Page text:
Using tiny but powerful bursts of electricity to make holes in pancreatic cancer cells may improve survival rates for some patients, new research suggests.
Using zaps of electricity in certain patients can “nearly double the survival rate with the best new chemotherapy and chemo-radiotherapy,” said study author Dr. Robert Martin II, director of surgical oncology at the University of Louisville.
Surgeons can use the short electrical bursts to kill cancerous cells in delicate areas without destroying noncancerous tissue nearby, such as nerves. The electrical bursts make permanent holes, or pores, in the cells, eventually killing them, the researchers said.
The procedure is called irreversible electroporation, or IRE.
However, Martin said the next step for his team is to test the treatment in a clinical trial with a larger group of patients.
The people in the current study all had a pancreatic tumor that had extended into nearby organs, making complete surgical removal impossible. The zapping technique is intended to corral the cancer cells and extend the patient’s survival.
One pancreatic cancer expert called the approach another potential treatment opportunity.
“The goal is to eliminate as many cancer cells as possible that linger after other treatment types, like surgery, chemotherapy or chemoradiation,” said Lynn Matrisian, vice president of scientific and medical affairs at the Pancreatic Cancer Action Network. “The more opportunities presented to pancreatic cancer patients, the more hope for improved outcomes.”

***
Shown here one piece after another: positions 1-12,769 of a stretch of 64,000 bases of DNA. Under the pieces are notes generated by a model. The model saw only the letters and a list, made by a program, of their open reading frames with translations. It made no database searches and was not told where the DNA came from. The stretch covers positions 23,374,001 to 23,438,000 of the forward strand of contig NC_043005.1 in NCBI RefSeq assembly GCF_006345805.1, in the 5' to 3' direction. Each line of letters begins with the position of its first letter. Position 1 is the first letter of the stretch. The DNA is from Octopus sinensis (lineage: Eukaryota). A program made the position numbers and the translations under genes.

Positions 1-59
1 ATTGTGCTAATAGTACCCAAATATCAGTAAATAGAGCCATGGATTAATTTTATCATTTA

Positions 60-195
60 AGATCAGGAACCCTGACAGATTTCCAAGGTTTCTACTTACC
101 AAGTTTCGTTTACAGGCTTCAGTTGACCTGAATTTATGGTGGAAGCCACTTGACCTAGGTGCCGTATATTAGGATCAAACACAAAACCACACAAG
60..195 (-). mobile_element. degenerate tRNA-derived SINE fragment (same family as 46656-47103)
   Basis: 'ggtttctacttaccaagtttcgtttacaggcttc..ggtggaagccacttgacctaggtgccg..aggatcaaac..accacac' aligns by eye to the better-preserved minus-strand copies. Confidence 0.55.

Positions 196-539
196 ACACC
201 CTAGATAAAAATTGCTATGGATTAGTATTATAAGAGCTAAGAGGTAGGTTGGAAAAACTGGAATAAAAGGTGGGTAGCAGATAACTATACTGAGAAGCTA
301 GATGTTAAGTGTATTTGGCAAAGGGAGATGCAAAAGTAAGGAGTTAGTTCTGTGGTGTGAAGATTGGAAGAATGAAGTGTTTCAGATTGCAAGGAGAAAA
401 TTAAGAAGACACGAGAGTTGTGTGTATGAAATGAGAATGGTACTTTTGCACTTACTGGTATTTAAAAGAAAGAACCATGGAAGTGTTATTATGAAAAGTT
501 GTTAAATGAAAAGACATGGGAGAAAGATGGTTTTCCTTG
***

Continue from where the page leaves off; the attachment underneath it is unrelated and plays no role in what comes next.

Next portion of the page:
Such opportunities are critical for those with pancreatic cancer because the disease is among the deadliest of all cancers. By 2020, this cancer is expected to be second only to lung cancer as a cause of cancer-related death, according to the Pancreatic Cancer Action Network.
All of the 200 adults with stage 3 pancreatic cancer included in the current study underwent electrical IRE treatment after completing chemotherapy.
About half of the patients in the study experienced complications. But the side effects related to IRE were minimal, according to Martin. Any side effects were “directly related to the surgical procedure” required to make the tumor area accessible, he said.
The average survival was two years, the study found. The study authors followed some patients for as long as seven years.
The improvement in survival with the procedure is good news for patients whose pancreatic cancer cells haven’t yet escaped the initial tumor, Martin said. Even some patients with an earlier-stage cancer might be good candidates for it if they can’t have the usual surgery to remove a tumor, he said.
Unfortunately, patients whose cancerous cells have escaped the original tumor probably won’t benefit from the procedure, said Martin. “For stage 4 cancers, we do not recommend IRE since it is a local therapy,” he said. Cancers that have traveled beyond their original location require a body-wide treatment.
Matrisian agreed that the procedure would likely be best suited for patients with advanced cancer that hasn’t spread elsewhere. That’s a substantial number of patients with the disease, about 30 percent of pancreatic cancer cases, she said.
“There is currently a lack of consensus in the field on how to treat patients with [this stage of pancreatic cancer], underscoring the importance of novel and effective approaches to improve patient outcomes,” she said.
The electric IRE approach also has been used to treat other types of cancer, including prostate cancer, said Matrisian, and other studies are also in progress in pancreatic cancer patients.
Matrisian added that her organization recommends “that all patients consider clinical trials when exploring treatment options.”
Results of the current studywere published in the September issue of Annals of Surgery.
For more about pancreatic cancer, visit the American Cancer Society.
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